Professor Christl Donnelly
CBE FMedSci FRS
Professor of Applied Statistics
My research programme brings together and develops statistical and biomathematical methods to analyse epidemiological patterns of infectious diseases. I have studied a variety of diseases, with a particular interest in outbreaks. I also have interests in ecology, conservation and animal welfare.
I use rigorous parameter estimation and hypothesis testing to gain the robust insights from dynamical models of disease transmission, demography and interventions. My research programme aims to improve our understanding of (and ability to predict) the effect of interventions on infectious agent transmission dynamics and population structure. The ultimate goal is to make control strategies as effective as they can be.
I have studied many infectious diseases, including Zika virus, Ebola, MERS, influenza, SARS, bovine TB, foot-and-mouth disease, rabies, cholera, dengue, BSE/vCJD, malaria and HIV/AIDS. I was a leading member of the WHO Ebola Response Team (2014-2016). I was also deputy chair of the Independent Scientific Group on Cattle TB (1998-2007) which designed, oversaw and analysed the Randomised Badger Culling Trial.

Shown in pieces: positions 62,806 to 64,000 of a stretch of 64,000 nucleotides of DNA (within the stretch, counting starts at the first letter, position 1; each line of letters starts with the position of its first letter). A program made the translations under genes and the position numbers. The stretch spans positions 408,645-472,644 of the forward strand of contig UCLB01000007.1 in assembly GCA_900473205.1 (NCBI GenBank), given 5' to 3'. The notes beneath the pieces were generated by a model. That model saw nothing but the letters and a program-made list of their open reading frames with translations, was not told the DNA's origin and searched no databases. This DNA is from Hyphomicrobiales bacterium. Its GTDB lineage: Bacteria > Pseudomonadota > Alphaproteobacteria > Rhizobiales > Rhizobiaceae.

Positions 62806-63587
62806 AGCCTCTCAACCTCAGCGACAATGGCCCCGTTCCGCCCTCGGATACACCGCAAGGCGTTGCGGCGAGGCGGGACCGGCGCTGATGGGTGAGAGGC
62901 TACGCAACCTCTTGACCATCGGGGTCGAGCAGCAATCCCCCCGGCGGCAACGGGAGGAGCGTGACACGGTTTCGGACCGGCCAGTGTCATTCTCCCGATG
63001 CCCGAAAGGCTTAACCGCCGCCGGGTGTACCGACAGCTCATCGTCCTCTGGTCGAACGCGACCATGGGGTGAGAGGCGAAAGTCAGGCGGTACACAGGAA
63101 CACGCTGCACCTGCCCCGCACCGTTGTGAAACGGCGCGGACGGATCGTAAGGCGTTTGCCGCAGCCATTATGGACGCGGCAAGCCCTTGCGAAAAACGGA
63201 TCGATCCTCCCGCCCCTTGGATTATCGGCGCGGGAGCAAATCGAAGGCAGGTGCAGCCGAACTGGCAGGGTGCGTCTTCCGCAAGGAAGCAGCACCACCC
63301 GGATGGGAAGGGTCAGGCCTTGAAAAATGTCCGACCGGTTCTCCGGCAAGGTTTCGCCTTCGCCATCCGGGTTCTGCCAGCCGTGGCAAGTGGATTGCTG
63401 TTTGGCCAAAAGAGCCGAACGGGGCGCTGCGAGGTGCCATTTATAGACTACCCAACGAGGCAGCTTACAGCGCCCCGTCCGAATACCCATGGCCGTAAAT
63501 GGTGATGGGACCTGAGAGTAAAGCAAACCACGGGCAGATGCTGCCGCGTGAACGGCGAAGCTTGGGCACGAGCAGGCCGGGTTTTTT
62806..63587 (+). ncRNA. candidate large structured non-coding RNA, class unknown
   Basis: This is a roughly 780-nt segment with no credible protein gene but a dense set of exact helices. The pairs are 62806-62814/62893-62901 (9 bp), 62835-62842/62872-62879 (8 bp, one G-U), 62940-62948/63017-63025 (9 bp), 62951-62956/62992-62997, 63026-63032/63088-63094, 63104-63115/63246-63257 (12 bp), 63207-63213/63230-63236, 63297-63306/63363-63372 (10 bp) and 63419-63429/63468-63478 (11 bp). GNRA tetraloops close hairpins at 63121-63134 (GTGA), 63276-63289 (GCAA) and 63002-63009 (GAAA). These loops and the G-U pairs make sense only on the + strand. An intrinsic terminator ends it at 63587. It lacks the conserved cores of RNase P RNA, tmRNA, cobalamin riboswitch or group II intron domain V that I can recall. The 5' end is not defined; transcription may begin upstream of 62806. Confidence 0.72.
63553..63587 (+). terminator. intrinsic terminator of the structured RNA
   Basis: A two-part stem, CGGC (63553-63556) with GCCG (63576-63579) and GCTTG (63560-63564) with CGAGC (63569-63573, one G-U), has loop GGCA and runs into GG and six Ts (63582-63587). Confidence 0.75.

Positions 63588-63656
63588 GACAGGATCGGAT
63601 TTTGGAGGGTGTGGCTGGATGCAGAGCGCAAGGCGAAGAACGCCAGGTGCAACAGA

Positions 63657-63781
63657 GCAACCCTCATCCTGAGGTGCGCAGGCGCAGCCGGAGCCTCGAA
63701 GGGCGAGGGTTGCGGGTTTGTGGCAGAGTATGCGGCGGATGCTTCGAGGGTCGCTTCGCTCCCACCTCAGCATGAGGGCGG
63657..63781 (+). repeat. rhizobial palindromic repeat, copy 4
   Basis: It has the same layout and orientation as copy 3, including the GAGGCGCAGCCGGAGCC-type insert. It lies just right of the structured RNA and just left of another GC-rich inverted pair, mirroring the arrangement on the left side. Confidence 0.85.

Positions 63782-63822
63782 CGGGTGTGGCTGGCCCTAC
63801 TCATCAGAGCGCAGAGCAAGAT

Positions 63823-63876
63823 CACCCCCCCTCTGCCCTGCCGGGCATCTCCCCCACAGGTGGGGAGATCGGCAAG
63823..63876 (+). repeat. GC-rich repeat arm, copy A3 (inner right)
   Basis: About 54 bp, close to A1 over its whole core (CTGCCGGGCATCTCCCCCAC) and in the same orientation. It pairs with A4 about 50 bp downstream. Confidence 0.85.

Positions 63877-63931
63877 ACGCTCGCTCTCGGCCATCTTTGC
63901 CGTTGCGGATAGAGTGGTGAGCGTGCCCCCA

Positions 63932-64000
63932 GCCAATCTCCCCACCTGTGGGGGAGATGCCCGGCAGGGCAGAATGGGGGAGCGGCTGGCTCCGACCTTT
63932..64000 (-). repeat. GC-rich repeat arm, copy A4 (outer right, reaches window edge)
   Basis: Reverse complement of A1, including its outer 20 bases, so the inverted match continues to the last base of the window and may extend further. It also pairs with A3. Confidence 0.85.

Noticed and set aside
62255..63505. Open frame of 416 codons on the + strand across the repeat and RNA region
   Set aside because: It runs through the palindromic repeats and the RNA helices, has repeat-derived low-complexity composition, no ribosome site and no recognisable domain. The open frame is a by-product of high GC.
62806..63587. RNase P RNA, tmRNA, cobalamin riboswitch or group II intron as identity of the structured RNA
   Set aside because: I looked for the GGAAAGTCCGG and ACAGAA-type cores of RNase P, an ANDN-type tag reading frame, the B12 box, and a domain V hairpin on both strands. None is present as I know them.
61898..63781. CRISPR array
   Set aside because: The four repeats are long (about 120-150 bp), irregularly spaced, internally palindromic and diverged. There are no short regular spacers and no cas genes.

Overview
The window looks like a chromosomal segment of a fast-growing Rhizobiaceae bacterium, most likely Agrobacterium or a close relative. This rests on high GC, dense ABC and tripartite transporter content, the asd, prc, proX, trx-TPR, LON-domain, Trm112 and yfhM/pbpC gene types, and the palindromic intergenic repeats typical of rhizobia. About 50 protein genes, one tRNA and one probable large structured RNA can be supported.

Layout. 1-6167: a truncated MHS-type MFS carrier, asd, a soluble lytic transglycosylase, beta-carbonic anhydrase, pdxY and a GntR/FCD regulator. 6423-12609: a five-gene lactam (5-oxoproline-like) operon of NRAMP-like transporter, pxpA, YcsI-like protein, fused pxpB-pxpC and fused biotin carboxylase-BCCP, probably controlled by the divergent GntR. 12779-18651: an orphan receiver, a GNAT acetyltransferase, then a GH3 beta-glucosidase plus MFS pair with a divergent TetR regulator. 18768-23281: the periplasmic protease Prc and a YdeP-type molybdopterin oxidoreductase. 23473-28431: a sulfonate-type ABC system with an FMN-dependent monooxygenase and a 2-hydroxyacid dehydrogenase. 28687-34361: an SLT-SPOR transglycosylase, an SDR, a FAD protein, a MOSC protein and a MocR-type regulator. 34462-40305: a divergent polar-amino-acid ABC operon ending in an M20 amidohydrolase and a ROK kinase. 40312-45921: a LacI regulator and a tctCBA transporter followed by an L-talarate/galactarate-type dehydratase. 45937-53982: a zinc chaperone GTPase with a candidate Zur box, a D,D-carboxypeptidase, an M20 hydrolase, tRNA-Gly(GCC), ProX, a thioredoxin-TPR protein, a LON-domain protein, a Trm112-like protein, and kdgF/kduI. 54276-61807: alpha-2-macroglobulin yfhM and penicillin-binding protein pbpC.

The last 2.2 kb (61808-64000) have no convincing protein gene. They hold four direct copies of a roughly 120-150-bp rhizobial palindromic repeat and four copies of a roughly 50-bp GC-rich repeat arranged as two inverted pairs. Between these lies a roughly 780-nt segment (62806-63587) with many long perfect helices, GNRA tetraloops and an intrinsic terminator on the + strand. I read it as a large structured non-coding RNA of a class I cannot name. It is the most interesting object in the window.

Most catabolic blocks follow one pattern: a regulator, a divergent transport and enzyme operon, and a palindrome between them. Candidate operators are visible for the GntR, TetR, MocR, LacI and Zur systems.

I studied mathematics as an undergraduate at Oberlin College and biostatistics as a graduate student at Harvard School of Public Health.
Characteristics and predictors of persistent symptoms post COVID-19 in children and young people: a large community cross-sectional study in England
Atchison C. et al, (2023), Archives of Disease in Childhood
Design and implementation of a national SARS-CoV-2 monitoring programme in England: REACT-1 Study
Elliott P. et al, (2023), American Journal of Public Health
The uncertainty of infectious disease outbreaks is underestimated
Penn M. et al, (2023)
Asymptotic Analysis of Optimal Vaccination Policies
Penn MJ. and DONNELLY C., (2023), Bulletin of Mathematical Biology
Understanding the incidence and timing of rabies cases in domestic animals and wildlife in south-east Tanzania in the presence of widespread domestic dog vaccination campaigns.
Hayes S. et al, (2022), Vet Res, 53